The process of leaf gilding means the covering with gold by the application of gold leaf (or foil). The term leaf is reserved for gold less than 1 micron thick. Sometimes held mechanically by roughening the surface or by a diffusion bond to the substrate metal. Commonly, however, the term applies to application of a metal in leaf form to another metal by adhesion, using an oil size (a thin coating of an oil which dries quickly - 3 - 12 hours). When almost dry, the gold leaf is applied, this sticks to the tacky oil surface. The best gold leaf is normally 231/4 carat and comes in leaves 31/4 square and in books of 25 leaves. Gold leaf comes in many colours and qualities. Other metal leaf can also be applied by oil gilding, for example:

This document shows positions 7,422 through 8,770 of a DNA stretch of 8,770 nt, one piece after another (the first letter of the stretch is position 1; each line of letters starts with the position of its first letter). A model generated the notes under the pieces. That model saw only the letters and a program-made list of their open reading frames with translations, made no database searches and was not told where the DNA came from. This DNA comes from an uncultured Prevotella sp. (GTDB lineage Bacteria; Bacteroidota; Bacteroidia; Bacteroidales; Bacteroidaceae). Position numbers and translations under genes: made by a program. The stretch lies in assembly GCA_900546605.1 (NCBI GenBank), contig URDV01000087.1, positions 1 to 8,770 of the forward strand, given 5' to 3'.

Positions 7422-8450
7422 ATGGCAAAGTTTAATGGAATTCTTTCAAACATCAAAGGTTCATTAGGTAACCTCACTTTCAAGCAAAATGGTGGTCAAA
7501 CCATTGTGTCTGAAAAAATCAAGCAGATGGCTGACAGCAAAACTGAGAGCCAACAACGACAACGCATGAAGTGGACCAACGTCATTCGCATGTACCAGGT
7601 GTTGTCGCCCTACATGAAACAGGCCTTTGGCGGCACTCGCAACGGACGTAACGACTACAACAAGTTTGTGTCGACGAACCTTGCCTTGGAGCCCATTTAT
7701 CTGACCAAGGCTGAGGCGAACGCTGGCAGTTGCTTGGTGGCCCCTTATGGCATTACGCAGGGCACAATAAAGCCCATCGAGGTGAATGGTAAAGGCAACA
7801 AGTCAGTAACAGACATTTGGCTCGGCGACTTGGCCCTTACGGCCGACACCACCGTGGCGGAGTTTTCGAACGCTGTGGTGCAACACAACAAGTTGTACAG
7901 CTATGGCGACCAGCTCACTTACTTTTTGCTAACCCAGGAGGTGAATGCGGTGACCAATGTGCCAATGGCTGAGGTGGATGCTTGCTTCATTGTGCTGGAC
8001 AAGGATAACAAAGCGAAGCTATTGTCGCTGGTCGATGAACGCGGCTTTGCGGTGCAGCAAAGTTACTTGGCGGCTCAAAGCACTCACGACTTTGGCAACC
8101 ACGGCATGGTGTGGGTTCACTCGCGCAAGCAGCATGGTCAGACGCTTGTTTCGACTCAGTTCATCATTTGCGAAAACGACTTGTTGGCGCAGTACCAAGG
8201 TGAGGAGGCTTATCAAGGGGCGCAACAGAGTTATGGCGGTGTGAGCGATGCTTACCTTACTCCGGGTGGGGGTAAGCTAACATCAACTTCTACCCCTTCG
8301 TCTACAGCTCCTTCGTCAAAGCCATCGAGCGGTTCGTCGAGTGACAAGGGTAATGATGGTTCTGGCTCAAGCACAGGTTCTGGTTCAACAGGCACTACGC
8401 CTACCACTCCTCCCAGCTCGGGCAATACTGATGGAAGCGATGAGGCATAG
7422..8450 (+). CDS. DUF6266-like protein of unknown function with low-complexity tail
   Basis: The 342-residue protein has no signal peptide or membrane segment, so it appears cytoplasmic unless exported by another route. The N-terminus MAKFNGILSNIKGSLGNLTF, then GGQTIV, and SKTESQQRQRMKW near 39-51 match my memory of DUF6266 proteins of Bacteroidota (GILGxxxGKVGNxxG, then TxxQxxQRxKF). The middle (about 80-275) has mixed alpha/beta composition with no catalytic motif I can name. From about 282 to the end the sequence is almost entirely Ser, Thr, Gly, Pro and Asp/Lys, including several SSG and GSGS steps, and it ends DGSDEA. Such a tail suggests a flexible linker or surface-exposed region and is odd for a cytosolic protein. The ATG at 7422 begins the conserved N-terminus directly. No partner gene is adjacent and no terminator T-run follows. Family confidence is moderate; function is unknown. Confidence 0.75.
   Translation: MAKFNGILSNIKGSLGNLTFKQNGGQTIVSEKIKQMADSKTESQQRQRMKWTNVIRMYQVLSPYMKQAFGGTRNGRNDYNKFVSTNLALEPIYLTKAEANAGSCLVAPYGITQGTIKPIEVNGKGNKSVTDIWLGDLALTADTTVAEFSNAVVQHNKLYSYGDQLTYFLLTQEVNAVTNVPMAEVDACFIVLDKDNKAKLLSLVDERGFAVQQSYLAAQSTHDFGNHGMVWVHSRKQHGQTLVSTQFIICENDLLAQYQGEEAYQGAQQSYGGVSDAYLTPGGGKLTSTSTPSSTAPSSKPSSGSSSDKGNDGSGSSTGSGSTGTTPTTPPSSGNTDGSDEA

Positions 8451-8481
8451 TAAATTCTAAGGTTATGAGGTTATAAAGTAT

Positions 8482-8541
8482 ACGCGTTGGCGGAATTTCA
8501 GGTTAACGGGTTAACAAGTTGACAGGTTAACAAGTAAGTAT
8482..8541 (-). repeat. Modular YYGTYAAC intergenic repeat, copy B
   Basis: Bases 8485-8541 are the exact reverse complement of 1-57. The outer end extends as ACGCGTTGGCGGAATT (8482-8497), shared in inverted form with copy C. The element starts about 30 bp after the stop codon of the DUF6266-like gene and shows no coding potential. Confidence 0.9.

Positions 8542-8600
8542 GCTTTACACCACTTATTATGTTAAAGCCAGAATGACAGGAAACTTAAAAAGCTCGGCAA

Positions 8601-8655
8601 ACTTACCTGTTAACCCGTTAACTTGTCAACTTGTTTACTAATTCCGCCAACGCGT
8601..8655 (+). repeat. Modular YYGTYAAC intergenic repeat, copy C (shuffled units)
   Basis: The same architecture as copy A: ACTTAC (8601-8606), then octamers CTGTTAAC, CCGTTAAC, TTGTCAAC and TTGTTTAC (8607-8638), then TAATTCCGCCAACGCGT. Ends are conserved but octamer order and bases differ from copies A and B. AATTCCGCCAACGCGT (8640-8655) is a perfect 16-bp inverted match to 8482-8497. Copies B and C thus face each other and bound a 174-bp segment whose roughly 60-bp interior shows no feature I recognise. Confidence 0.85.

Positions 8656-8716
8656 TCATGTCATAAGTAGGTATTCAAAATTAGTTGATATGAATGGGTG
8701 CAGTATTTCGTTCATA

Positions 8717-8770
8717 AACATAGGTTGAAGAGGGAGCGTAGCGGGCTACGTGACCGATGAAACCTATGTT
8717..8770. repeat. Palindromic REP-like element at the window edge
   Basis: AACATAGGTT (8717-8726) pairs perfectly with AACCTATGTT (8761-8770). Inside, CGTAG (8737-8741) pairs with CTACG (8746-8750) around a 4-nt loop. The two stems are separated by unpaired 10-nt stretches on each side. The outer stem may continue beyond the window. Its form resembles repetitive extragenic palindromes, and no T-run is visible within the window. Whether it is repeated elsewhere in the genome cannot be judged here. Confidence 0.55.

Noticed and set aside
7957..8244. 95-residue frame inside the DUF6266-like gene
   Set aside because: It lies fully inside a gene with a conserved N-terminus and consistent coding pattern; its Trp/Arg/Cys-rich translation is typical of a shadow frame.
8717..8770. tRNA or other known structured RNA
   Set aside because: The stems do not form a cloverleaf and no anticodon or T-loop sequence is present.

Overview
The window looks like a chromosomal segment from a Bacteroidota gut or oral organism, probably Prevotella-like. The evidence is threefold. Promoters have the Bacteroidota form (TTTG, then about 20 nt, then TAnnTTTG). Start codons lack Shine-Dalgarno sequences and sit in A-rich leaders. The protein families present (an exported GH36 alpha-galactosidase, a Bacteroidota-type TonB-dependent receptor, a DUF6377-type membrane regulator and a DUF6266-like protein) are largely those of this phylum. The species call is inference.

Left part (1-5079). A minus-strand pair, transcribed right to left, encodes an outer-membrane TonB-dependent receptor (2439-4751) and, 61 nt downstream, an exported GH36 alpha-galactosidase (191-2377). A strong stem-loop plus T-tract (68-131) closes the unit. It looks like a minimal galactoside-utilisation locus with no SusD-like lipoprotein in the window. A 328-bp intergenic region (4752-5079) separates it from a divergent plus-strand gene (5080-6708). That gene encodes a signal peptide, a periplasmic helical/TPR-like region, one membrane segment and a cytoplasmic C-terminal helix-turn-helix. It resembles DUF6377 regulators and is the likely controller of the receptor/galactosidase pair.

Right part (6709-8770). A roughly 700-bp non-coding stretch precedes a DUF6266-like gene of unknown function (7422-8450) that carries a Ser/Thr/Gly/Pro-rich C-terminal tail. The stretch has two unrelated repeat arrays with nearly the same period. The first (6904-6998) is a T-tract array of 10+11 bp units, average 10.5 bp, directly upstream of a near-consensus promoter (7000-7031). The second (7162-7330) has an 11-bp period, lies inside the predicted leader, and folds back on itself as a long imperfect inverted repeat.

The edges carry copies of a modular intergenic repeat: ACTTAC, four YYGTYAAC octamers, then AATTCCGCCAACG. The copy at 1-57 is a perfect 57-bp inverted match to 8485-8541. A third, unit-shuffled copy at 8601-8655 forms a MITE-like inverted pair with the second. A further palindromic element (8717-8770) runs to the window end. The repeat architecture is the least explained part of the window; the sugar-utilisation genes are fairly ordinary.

Gold leaf - rouge, regence, jaune, citron.
Silver leaf - caplan, gris, blans, (will tarnish if not lacquered).
Palladium - bright white metal, will not tarnish.
Platinum - white/grey metal, will not tarnish.
Aluminium - Schlagaliminium leaf.
Copper - will tarnish
Dutch metal - will tarnish.
Transfer leaf is gold or silver leaf lightly adhered to tissue paper for ease of application.
Water gilding is not used on metalwork - found on gilded furniture and picture frames.